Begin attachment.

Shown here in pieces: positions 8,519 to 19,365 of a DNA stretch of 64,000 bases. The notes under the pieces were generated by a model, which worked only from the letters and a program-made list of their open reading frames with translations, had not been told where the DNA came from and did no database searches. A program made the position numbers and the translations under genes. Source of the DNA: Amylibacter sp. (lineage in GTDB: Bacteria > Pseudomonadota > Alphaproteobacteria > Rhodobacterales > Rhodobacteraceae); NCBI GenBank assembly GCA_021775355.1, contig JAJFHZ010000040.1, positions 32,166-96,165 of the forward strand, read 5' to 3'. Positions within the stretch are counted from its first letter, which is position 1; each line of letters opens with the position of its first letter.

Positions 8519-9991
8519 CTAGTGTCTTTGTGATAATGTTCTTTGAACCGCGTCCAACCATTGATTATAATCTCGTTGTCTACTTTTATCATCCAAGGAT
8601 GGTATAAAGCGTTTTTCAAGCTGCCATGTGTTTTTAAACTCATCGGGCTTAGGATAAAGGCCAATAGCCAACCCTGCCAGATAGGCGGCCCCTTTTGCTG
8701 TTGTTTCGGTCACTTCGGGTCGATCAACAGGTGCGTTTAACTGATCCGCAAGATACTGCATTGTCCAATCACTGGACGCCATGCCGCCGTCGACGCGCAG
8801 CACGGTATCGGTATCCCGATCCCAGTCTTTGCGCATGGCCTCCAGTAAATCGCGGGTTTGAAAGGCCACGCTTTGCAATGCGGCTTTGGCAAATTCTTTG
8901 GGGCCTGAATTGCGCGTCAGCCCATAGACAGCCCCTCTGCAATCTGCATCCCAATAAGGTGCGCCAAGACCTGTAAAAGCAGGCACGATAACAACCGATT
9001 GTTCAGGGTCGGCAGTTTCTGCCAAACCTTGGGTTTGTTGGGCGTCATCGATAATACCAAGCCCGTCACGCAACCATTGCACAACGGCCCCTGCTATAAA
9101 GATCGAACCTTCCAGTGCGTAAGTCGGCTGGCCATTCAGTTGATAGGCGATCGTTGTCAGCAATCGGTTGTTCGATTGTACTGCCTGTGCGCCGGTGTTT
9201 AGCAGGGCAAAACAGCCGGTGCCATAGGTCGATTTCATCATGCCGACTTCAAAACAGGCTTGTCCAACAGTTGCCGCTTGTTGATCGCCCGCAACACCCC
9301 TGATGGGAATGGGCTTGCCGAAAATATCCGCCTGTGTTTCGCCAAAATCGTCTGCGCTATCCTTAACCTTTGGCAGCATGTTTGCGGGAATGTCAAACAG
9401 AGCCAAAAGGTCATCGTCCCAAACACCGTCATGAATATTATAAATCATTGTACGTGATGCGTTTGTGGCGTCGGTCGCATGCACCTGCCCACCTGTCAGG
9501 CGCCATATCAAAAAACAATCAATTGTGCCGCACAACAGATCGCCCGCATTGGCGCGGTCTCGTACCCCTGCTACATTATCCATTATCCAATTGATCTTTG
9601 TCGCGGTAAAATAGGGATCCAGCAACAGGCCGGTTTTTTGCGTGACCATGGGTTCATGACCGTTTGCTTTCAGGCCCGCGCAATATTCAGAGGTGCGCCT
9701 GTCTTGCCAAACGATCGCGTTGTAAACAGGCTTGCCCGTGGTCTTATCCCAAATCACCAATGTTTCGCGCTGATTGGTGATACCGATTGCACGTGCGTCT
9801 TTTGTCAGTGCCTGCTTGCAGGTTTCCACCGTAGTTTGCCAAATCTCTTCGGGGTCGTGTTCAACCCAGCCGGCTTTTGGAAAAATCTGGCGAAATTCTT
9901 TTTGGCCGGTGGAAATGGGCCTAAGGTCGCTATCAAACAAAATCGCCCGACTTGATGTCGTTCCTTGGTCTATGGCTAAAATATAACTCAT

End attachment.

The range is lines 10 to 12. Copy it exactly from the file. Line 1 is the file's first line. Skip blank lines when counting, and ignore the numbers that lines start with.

9201 AGCAGGGCAAAACAGCCGGTGCCATAGGTCGATTTCATCATGCCGACTTCAAAACAGGCTTGTCCAACAGTTGCCGCTTGTTGATCGCCCGCAACACCCC
9301 TGATGGGAATGGGCTTGCCGAAAATATCCGCCTGTGTTTCGCCAAAATCGTCTGCGCTATCCTTAACCTTTGGCAGCATGTTTGCGGGAATGTCAAACAG
9401 AGCCAAAAGGTCATCGTCCCAAACACCGTCATGAATATTATAAATCATTGTACGTGATGCGTTTGTGGCGTCGGTCGCATGCACCTGCCCACCTGTCAGG